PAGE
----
“And you shall not eat any blood of fowl or beast in any of your dwelling places. Whoever eats any blood that soul will be cut off from his people” (Lev. 7:26-27).
The prohibition against eating blood is mentioned in several places in the Torah. God tells Noah “Every moving thing that lives shall be for food for you; as the green herb have I given you all. Only flesh with the life thereof, which is the blood thereof, shall ye not eat.” (Gen 9:4).
In Leviticus 17 we read (10- 14) And whatever man there be of the house of Israel, or of the strangers that sojourn among them, that eat any manner of blood, I will set My face against that soul that eats blood, and will cut him off from among his people. For the life of the flesh is in the blood; and I have given it to you upon the altar to make atonement for your souls; for it is the blood that makes atonement by reason of the life. Therefore I said to the children of Israel: No soul of you shall eat blood, neither shall any stranger that sojourns among you eat blood. And whatsoever man…..that takes in hunting any beast or fowl that may be eaten; he shall pour out its the blood , and cover it with dust. For as to the life of all flesh, the blood thereof is all one with the life thereof; therefore I said to the children of Israel: Ye shall eat the blood of no manner of flesh; for the life of all flesh is the blood thereof; whosoever eat it shall be cut off.
And again in Deuteronomy: “Only be certain that you do not eat the blood, for the blood is the life and you shall not eat the life with the flesh. You shall not eat it …”. Deut. 12:23-24
What do we mean when we call the blood the life? In each case in these texts the word used is Nefesh; a word which is often translated as ‘soul’ or ‘spirit’ but this isn’t a good translation. According to Genesis the human being doesn’t have a nefesh, it is a nefesh – essentially our nefesh is connected to our physical body – it is related to our blood, to our breath, to our ability to eat or take into ourselves. And yet it is also separate from our body, the animating spirit which can be seen in the body and which leaves at death. The nefesh exists on the boundary between life and death, and this has real import on its place in both the ritual purity system, and in the mystical tradition.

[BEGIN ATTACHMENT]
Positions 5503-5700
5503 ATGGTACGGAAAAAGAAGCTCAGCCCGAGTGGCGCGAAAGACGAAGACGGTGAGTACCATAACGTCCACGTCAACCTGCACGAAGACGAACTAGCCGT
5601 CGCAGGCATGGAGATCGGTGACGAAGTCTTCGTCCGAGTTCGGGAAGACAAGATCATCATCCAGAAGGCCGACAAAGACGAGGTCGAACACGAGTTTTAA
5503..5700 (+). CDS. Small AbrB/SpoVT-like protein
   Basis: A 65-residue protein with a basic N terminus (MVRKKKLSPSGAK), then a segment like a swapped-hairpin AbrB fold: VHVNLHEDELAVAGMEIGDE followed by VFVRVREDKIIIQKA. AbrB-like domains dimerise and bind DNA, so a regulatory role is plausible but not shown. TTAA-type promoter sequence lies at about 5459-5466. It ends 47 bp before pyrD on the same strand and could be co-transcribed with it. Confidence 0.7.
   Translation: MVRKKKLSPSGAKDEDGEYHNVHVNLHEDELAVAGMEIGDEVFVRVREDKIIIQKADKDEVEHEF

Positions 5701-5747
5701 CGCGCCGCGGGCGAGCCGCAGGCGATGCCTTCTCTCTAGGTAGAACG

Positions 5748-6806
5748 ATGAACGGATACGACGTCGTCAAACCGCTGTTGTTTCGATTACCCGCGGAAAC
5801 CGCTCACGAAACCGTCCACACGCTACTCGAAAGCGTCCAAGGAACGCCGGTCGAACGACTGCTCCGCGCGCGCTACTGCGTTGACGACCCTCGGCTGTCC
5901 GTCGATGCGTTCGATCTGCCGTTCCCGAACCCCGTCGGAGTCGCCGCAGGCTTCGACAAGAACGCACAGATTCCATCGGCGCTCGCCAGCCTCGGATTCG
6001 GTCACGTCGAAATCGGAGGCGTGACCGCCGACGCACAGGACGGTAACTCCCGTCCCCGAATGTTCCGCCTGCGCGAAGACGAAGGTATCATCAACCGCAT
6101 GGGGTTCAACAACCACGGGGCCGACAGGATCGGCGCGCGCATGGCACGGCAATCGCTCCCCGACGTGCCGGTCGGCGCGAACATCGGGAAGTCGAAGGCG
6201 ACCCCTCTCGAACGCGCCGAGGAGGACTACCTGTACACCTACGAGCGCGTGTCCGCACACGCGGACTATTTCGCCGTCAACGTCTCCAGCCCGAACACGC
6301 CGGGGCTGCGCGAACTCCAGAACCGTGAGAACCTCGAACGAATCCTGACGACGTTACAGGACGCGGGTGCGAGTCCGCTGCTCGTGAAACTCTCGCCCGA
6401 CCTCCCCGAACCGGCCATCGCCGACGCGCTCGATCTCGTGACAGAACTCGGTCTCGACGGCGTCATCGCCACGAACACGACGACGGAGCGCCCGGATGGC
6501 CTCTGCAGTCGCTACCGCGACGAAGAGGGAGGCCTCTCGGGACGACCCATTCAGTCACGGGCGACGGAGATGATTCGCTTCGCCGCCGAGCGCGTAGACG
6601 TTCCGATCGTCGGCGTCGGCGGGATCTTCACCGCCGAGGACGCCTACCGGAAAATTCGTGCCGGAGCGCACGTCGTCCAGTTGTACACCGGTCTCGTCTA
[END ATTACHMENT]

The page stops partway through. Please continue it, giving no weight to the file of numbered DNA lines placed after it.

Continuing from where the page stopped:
By connecting the nefesh to the blood, as the biblical text does again and again, it reminds us that animals that are killed for worship in the sacrificial system, and subsequently animals killed for food, have value beyond what we are using them for. They have an animating spirit which comes from God; this spirit must be treated with respect so the blood is poured into the ground and covered with dust – the animal has a place in creation, its life has significance, the part that we are allowed to eat is what remains after the life force is drained away – the deadened, irrelevant part.
Judaism has a strong imperative to life. The mitzvot are for living by, not (except for three exceptions) to die for. The mitzvah of saving life (pikuach nefesh) overrides almost all the other mitzvot – even if there is only a possibility that life can be saved. Life belongs to God and must be respected wherever it is found and in whatever situation we find ourselves in. And blood, along with breath, is the symbol of life. So when we avoid eating blood by koshering the meat we eat, we are making a powerful statement about the value of the life of the animal whose flesh we are eating. Like us it had nefesh, it had dimensions greater than its physical existence. And so while Torah begins with a vegetarian diet for the first human beings, after Noah an exception is made so that meat can be eaten in this less perfect world although still as part of the sacrificial system. And it seems that only when the people were settled in the land of Israel, when many would only go to Jerusalem three times a year for the pilgrim festivals, only then was eating meat as part of a non-sacrificial system permitted and only as a response to their lustful physical appetites which could not be controlled– as we read in Deuteronomy “When the Eternal your God shall enlarge your border, as God promised you, and you shall say: ‘I will eat flesh’, because your soul desires to eat flesh; you may eat flesh, after all the desire of your soul. If the place which the Eternal your God shall choose to put God’s name there be too far from you, then you shalt kill of your herd and of your flock, which the Eternal has given you, as I have commanded you, and you shall eat within your gates, after all the desire of your soul.” (Deut. 12:20-21)
We respect life wherever we find it; we care for it and nurture it, and when it comes to an end for whatever reason – we continue to respect it and to remember that the nefesh belongs to God. Be it animal or human, life is life, absolute and valuable.